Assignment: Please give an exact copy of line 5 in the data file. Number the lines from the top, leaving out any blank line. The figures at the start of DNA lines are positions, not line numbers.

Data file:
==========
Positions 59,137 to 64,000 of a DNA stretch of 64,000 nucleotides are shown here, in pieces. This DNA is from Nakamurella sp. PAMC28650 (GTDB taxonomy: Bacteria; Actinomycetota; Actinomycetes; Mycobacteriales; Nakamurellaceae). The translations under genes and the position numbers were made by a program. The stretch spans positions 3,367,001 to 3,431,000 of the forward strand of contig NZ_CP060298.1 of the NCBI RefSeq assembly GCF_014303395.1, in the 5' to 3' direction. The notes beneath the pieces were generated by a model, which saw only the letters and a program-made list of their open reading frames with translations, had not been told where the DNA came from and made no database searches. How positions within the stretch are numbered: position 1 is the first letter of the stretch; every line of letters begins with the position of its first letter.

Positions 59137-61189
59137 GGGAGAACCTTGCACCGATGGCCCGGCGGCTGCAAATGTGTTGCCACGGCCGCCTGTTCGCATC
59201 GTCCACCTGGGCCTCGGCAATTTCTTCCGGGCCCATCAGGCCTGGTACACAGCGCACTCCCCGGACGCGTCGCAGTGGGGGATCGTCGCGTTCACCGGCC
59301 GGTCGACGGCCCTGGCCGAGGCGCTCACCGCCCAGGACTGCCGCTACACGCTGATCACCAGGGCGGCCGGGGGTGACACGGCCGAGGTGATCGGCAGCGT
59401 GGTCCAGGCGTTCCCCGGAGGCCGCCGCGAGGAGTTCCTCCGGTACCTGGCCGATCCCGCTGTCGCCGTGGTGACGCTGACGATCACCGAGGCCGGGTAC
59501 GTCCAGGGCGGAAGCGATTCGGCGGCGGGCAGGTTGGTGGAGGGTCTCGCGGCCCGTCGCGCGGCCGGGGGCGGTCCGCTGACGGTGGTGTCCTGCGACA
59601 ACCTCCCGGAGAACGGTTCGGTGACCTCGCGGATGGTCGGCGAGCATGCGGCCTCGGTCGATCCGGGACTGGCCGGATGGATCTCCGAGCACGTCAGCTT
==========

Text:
59301 GGTCGACGGCCCTGGCCGAGGCGCTCACCGCCCAGGACTGCCGCTACACGCTGATCACCAGGGCGGCCGGGGGTGACACGGCCGAGGTGATCGGCAGCGT